GOP Tax Cut Under Fire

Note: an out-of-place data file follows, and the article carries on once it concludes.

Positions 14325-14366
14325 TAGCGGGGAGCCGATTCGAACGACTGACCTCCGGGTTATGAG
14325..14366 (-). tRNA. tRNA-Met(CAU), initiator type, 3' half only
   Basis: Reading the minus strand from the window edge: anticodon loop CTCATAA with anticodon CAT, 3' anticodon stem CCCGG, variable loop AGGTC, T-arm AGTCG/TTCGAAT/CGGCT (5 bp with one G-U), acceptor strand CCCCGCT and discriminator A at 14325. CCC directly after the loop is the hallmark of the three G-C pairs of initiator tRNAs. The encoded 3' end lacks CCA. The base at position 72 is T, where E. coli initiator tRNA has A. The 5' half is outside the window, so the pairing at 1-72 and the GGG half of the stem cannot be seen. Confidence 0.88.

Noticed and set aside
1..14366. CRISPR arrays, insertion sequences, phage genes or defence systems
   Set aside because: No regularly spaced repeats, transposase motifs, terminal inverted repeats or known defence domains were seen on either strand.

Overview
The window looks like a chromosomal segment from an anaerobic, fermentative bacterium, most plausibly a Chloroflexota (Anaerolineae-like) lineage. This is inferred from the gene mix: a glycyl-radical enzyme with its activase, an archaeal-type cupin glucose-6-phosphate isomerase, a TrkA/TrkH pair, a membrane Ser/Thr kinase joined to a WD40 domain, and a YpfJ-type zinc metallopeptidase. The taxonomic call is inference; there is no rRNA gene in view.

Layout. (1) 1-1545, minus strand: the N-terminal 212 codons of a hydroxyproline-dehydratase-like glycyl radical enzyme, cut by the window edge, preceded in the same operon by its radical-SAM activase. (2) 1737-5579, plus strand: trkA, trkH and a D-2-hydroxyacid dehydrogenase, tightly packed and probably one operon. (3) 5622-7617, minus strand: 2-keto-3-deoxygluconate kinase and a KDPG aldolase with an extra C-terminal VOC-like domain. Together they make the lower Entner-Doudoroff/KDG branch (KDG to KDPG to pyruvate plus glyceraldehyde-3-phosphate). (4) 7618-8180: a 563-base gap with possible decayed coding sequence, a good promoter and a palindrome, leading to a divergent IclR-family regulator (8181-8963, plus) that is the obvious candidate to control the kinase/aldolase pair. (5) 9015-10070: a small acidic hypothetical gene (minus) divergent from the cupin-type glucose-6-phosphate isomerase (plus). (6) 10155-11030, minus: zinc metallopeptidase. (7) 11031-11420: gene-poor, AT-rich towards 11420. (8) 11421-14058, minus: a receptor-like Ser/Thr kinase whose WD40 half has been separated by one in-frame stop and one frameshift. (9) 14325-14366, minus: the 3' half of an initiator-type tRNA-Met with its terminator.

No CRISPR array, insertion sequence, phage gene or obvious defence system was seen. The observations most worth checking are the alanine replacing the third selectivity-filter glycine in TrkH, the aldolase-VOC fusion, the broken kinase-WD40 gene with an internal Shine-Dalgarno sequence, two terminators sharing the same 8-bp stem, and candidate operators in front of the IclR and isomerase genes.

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WASHINGTON, D.C.: Bill Archer's just-announced $135 billion tax cut proposal is taking heavy fire from all directions. While the Ways and Means chairman delivers on GOP promises to cut taxes for investors, mainly through a sharp reduction in the top rate on capital gains taxes, Democrats say the plan is far too generous to the wealthy and would hurt both the middle class and the working poor. The White House is irked by restrictions Archer would place on President Clinton's proposed $1,500 college tax credit and the $10,000 deduction he wanted for post-secondary education, changes that among other things would make it more difficult for the lower-income families that really need the assistance to get it. Under the capital gains proposal, the tax would be lowered from 28 to 20 percent for people in high income brackets, and to 10 percent for those making less than $41,200 per year. A coalition of Indian tribes is attacking a provision which would impose a tax on gambling casinos and other commercial enterprises on American Indian lands. On that front, Archer may want to consult with New York GOP Governor Pataki, who recently gave up an attempt to tax business activities of the Seneca Indians after months of protests that included bonfires that closed highways passing through the reservation in rural upstate New York.